This prescription drug misuse/abuse is not just confined to older children and adolescents.  According to the CDC, data points to  > 10,000 children < 3 years of age are prescribed these powerful drugs for ADD/ADHD outside “currently accepted guidelines”.  Guidelines?  How about morality and responsibility?  Have you ever met a toddler?  They are all calm, well focused, well behaved, and highly attentive.  Of course not!  Every toddler has focus and attention problems.  Every toddler is hyperactive, irrational, and crazy.  Toddlers are the energy bunny with a super-charged lithium battery!  They go until they drop.  They recharge and repeat the cycle.  That is what toddlers do.  That is how toddlers are created.  Who are we to prescribe such powerful stimulant and psychotropic medications on the young and the innocent?  Who are we to play god?  But is that not what we are doing here?



This prescription acceptance has led to a problem in perception of benefit.  Nearly 33% of parents believe that prescription stimulants can improve their children’s academic performance irrespective of whether they have ADD/ADHD or not.  The result has led to a  significant misuse and abuse by teens and college age young adults.   A recent survey found that 25% of teens have misused/abused prescription stimulants for the purpose of an academic edge.  This is an increase of 33% over the previous 5 years.  More startlingly, 13% report that they misused/abused prescription stimulants that were prescribed to others.  A few more startling stats from the PATS data:


  • 20% of children have misused/abused prescription stimulants by age 14
  • 27% believe the misuse/abuse of prescription stimulants is safer then the same with illicit drugs


Though these prescription stimulants have increased in their social acceptance, they are still gateway drugs.  These prescription drugs lead to more prescription drugs.  The prescriptions lead to harder prescription drugs.  That is the definition of gateway drugs—whether the gateway drugs are illicit or prescription.  One is just socially accepted to receive from a physician’s office and another from a street corner.  After all, LSD and heroin were once FDA approved prescription drugs.  One can only wonder what we may say was once an FDA approved drug 50 years from now?


We are all familiar with the scenario: one prescription turns to 2 to treat the side effects of #1.  The second drug creates sedation during the day so a 3rd stimulant is needed for morning pickup.  School is competitive and a 4th is needed to aid focus.  Then a 5th is needed to wind down for sleep at night. This is a far to common scenario.  Reminds me of a male client I have that takes 8 prescription drugs daily and a female client that found 2 prescription drugs rapidly accelerate to 10 over a 2 year time frame.  Polypharmacy is not good at any age, but the drugging of America is starting at increasingly earlier ages.  Because everybody is doing it, earlier and more polypharmacy results.  These new gateway drugs are just starting the process at an earlier age—a starting point of a lifetime of uppers and downers that lead to dependence, more prescriptions, and more side effects.  It doesn’t lead to Health & Wellness, it only feeds pharmacy profits.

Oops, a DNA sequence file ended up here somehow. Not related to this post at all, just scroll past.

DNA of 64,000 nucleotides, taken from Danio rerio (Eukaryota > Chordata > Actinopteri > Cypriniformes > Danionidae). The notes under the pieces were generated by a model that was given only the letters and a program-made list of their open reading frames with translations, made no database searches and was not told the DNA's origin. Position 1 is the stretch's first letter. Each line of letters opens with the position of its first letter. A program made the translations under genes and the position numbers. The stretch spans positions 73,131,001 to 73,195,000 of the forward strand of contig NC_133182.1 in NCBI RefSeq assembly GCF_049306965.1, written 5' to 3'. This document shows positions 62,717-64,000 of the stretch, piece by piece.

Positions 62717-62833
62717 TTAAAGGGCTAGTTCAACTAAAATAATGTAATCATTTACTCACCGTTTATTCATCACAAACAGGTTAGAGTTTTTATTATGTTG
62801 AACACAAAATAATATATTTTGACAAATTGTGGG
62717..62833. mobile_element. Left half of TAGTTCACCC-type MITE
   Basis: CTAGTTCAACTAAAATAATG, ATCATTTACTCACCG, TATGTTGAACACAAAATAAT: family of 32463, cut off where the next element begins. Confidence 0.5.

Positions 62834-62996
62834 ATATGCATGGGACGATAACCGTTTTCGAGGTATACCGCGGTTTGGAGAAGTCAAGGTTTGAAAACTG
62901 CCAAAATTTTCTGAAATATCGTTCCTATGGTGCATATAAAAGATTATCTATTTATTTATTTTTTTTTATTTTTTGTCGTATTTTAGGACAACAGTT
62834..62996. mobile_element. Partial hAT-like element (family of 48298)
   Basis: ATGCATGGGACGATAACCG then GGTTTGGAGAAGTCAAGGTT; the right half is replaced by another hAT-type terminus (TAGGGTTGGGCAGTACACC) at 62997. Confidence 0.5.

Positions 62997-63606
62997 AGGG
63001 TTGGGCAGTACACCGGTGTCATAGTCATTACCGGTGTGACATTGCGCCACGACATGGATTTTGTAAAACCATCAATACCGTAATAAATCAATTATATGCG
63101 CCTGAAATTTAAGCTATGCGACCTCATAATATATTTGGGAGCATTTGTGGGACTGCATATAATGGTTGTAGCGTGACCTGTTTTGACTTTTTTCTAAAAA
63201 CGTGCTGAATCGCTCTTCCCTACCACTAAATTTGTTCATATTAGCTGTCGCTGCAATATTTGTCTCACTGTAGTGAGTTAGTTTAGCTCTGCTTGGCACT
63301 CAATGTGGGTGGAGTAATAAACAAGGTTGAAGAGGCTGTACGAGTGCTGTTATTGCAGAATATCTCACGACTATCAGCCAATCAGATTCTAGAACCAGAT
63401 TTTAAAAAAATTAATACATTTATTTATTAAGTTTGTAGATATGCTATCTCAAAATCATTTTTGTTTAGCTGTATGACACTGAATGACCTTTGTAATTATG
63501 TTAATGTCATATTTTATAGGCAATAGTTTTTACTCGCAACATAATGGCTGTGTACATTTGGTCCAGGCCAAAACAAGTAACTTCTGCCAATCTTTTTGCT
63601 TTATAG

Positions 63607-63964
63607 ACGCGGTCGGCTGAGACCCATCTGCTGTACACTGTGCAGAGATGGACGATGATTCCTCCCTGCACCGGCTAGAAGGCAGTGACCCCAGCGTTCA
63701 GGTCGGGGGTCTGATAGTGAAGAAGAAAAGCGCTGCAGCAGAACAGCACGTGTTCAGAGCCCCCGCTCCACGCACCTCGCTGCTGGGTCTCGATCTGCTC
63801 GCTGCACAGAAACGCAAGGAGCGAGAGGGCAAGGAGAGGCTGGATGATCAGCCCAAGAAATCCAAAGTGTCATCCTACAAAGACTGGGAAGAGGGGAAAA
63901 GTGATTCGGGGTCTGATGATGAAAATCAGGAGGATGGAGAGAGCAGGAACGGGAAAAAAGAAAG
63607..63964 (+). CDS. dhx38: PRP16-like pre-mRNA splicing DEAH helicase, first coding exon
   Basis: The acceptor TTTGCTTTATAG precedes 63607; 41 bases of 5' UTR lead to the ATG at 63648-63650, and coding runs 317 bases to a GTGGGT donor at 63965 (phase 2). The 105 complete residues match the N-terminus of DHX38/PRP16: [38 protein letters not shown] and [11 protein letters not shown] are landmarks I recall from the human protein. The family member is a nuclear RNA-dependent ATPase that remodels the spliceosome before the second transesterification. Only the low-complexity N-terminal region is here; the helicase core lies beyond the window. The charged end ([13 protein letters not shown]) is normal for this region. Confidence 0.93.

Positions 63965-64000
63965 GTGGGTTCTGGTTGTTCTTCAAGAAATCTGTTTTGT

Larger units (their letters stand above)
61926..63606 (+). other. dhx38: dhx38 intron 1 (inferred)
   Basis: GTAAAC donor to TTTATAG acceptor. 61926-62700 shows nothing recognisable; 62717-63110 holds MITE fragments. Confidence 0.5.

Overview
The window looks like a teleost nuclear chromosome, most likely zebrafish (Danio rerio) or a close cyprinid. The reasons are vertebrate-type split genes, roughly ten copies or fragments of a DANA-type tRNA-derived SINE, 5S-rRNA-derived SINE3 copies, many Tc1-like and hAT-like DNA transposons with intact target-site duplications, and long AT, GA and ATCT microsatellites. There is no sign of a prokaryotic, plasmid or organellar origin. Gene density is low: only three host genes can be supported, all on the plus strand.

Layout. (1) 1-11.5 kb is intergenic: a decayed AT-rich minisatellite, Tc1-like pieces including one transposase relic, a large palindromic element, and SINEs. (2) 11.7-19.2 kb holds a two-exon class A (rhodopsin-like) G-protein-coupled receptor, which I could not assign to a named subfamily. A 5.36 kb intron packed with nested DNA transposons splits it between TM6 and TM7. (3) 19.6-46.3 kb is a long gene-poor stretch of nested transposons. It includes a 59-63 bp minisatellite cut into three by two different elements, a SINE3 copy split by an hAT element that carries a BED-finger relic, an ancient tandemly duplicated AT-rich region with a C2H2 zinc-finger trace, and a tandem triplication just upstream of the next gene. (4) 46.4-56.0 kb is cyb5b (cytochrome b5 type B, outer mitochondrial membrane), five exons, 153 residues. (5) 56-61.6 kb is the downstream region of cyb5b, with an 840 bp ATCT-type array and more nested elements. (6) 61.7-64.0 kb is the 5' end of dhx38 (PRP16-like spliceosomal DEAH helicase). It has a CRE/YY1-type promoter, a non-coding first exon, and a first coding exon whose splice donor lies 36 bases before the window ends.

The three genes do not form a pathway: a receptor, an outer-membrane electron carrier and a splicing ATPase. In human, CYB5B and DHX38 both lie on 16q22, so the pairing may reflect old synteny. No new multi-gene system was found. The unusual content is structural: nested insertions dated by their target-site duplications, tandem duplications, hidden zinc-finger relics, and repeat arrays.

But of course, there are long term studies—right?  Long term studies that show efficacy?  Long term studies that show safety?  That would be a big, fat negative.  Actually, long-term studies are starting to reveal some disturbing trends— behavior problems, difficulties with multi-tasking and problems with short-term memory as a result of long-term use/abuse of stimulant prescriptions.  I love the conclusion statement of Wen-Jun Gao of Drexel University, “In short, any brief enhancements in attention gained by taking the drug may come at a high cost to the brain later in life.”  The problem is that later in life is often to late.


That being said, there currently is a long-term population study ongoing.  The problem with this study is that no end point has been set, no prior consent of therapy has been obtained, study design is poor, and no IRB approval has been obtained.  This is the observational study that is occurring on our children and the people of America today.   This study will provide the answers to the efficacy and safety questions provided through the observation of long-term prescription use on the children of America.


My focus here is not to bash the use of prescription drugs.  In selective instances, they can have tremendously positive impacts.  The operative word is “selective”.  My focus here is to highlight the massive, rapid use/abuse of prescription drugs in all aspects of life (including the alarming increase use by the youngest in our society) and the long-term consequences of these choices for our children and then our society as a whole.  We currently don’t know the long-term impact of these hard drugs on our children.  Disturbing trends are starting to emerge and we will know the full effects in about 20 to 30 years.  That is called a prospective observational study.  That is exactly what is occurring right under our collective noses without our collective approval at our collective expense.